The new method (mapped to the new action as displayed in rails routes) renders a form to create a new postas defined in our posts controller file.
Our URI in this example is /posts/new (http://example.org/posts/new)
A POST request to /posts (http://example.org/posts/) takes the created record from our new action above and passes it to the create action in our posts controller and stores it in the database.
A PUT request updates an existing resource.
In our rails routes output, the user makes a request to a post. This action like all others is defined in our posts controller file.
In order to update an existing resource, we must access it.
Our routes define where the request is passed.
Our URI in this example would then be /posts/:id/edit where id is the specific post we want to modify.
For example: http://example.org/posts/2/edit
The edit action finds the post we are looking for via the post id and renders the form to modify it.
Our update method or action actually does the work by updating the post in our database which in this case will redirect us to the post page displaying the changes made to that post specifically.
A DELETE request deletes or removes a resource.
We can view this request in our routes:
The example request URI is /posts/:id where we are accessing a specific post that we want to remove.
This is defined in the destroy action of our posts controller:
Here we are calling the destroy method on our Post model and finding the post by id via params. We then redirect the user using the posts_path route helper.
PATCH requests are used to make minimal updates on resources.
If we are not replacing the whole resource (PUT) then this is the request to make.
This request is also defined in our update action such as in our PUT request.
The difference between PUT and PATCH
PUT and PATCH request are quite different. This may be confusing. PATCH requests are used to make partial changes only. If we are updating a single post in the case of our example then a PATCH request makes more sense. However, if we are replacing all posts then a PUT request is the call to make.
Based on documentation it seems both exist to reduce overhead. There is little work to be done if you are just replacing a single resource. For example, in the case a PATCH request is made comparing the update against the original (diff) and only applying the changes. Whereas, a PUT request updates the whole resource. It does not care about what has changed. It replaces everything.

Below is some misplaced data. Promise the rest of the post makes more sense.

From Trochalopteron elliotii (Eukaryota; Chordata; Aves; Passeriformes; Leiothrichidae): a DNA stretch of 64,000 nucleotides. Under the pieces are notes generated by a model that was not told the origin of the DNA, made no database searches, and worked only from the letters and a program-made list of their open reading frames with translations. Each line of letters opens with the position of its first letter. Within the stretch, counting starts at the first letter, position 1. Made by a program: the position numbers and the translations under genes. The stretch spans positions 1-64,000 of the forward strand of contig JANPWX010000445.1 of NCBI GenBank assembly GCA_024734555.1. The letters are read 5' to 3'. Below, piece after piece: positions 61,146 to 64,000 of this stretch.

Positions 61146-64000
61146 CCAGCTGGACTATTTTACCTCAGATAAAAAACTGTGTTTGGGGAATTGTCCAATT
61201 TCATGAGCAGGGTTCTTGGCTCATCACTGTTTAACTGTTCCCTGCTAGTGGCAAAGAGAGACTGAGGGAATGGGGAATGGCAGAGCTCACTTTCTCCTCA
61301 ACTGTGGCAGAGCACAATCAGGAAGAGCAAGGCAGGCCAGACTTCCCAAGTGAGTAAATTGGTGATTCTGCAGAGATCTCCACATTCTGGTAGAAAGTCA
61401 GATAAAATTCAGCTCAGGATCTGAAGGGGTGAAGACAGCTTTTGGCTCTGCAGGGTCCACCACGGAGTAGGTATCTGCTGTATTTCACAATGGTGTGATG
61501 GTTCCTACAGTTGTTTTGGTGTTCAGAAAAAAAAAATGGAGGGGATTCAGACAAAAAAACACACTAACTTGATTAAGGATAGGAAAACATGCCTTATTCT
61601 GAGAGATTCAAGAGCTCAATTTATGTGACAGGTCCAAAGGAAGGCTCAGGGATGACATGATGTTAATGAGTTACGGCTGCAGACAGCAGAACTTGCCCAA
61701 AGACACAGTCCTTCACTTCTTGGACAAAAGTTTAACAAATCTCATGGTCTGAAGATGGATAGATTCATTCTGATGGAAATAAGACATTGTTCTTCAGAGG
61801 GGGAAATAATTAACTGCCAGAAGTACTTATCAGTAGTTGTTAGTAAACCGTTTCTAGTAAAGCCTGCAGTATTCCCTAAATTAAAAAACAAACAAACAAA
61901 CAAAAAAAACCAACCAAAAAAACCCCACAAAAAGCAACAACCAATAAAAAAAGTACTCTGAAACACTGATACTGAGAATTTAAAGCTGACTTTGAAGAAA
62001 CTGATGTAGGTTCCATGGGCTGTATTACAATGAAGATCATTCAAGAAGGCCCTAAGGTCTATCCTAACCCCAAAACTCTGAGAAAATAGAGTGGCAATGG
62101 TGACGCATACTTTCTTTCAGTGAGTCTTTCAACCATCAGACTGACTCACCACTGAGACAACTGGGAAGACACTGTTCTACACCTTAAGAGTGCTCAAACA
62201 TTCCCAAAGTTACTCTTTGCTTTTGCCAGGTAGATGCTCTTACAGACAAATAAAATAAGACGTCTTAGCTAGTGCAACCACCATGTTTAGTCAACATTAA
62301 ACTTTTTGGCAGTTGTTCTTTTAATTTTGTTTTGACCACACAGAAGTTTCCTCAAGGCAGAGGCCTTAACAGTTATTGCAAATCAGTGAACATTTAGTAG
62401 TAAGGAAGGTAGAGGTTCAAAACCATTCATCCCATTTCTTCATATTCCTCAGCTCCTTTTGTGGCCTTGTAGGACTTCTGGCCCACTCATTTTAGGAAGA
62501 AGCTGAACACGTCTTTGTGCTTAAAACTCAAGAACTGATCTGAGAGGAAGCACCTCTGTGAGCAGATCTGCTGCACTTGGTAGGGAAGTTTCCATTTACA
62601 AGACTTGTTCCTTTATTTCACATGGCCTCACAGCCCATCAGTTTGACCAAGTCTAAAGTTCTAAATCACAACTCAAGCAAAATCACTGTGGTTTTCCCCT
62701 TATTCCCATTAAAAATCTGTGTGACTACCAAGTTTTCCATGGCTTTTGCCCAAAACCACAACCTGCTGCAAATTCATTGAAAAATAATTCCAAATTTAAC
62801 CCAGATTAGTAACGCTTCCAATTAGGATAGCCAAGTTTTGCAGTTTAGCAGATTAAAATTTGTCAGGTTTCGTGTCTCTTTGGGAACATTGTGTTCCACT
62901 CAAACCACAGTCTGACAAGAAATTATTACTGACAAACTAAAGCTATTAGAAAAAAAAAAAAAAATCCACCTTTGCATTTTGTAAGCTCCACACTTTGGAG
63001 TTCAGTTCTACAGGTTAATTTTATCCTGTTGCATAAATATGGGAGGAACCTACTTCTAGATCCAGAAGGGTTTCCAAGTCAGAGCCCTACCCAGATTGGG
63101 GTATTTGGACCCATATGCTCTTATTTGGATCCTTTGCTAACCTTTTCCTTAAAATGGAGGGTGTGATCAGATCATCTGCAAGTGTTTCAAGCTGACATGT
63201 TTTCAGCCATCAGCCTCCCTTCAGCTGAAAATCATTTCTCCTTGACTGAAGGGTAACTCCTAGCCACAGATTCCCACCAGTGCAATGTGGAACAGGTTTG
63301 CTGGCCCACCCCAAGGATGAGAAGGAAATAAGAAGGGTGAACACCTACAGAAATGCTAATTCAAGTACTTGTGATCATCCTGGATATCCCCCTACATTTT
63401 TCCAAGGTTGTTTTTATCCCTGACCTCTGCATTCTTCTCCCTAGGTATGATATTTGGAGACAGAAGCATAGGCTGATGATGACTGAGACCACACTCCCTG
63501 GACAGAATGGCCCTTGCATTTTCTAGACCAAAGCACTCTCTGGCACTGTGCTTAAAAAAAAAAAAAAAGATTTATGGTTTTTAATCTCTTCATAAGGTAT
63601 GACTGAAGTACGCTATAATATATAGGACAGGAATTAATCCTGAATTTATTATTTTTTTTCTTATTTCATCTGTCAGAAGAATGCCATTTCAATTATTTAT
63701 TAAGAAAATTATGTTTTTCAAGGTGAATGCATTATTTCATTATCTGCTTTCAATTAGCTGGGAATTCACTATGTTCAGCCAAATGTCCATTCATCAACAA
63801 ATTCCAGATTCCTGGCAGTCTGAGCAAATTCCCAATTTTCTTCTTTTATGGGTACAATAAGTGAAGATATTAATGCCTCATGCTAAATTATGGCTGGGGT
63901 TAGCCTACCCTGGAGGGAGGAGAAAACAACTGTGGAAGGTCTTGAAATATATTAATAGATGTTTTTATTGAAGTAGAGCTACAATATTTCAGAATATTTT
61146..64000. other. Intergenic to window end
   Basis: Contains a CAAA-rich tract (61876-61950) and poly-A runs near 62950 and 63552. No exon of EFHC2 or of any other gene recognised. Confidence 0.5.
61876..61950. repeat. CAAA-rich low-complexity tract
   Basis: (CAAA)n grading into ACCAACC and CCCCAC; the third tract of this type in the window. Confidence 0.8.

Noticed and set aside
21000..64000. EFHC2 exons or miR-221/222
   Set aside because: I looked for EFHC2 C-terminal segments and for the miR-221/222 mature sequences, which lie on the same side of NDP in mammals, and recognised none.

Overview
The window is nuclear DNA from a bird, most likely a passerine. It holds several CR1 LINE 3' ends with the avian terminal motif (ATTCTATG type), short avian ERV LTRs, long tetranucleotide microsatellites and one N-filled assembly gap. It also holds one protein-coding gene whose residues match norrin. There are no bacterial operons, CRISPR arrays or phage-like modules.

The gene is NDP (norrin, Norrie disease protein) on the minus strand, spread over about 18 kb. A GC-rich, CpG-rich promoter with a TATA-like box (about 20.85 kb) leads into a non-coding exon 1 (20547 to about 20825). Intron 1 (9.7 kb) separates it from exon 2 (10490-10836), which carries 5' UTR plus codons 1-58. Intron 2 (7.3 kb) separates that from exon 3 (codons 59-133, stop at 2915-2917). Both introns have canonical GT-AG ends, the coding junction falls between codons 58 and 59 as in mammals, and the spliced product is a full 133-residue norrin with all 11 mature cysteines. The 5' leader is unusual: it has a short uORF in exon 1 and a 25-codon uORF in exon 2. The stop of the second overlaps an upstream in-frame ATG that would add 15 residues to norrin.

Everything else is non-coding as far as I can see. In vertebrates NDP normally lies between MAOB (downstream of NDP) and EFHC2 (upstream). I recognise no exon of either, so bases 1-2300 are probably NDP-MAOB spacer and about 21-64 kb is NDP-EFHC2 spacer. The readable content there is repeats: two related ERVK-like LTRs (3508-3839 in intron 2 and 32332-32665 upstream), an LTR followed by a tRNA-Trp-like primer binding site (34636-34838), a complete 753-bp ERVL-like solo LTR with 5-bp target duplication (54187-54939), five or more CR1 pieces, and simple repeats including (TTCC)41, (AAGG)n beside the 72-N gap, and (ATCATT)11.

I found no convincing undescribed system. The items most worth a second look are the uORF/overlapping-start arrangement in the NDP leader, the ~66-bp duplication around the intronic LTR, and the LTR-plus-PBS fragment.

In a PUT request, the enclosed entity is considered to be a modified version of the resource stored on the origin server, and the client is requesting that the stored version be replaced. With PATCH, however, the enclosed entity contains a set of instructions describing how a resource currently residing on the origin server should be modified to produce a new version.
There are also more HTTP methods such as HEAD, CONNECT and OPTIONS but I will not discuss them in this post. 
There are so many methods and resources to implement when building a modern web application using Rails. But familiarity with some RESTful APIs is one of the core fundamentals to consider. Of course not everything was covered in this post and I encourage you to read "all the things" for more information.
I also highly recommend this blog!
2. rails generate scaffold will generate most of your application (models, views, controllers, etc). However, there are pieces that you may not need and their existence would pose performance/security issues for your application if they're dormant. It is recommended to only create or generate the pieces that you need unless you've a reason to actually use scaffold. https://qiita.com/Kolosek/items/697ad33bb82932ebed73/
Also, see: https://api.rubyonrails.org/classes/ActionController/Helpers.html
10. By the way, these forms are usually created and stored in ./app/views/model_name/form_name.html.erb https://guides.rubyonrails.org/layouts_and_rendering.html
12. See the source-code for how this is defined: https://github.com/rails/rails/blob/master/actionpack/lib/action_dispatch/routing/route_set.rb#L127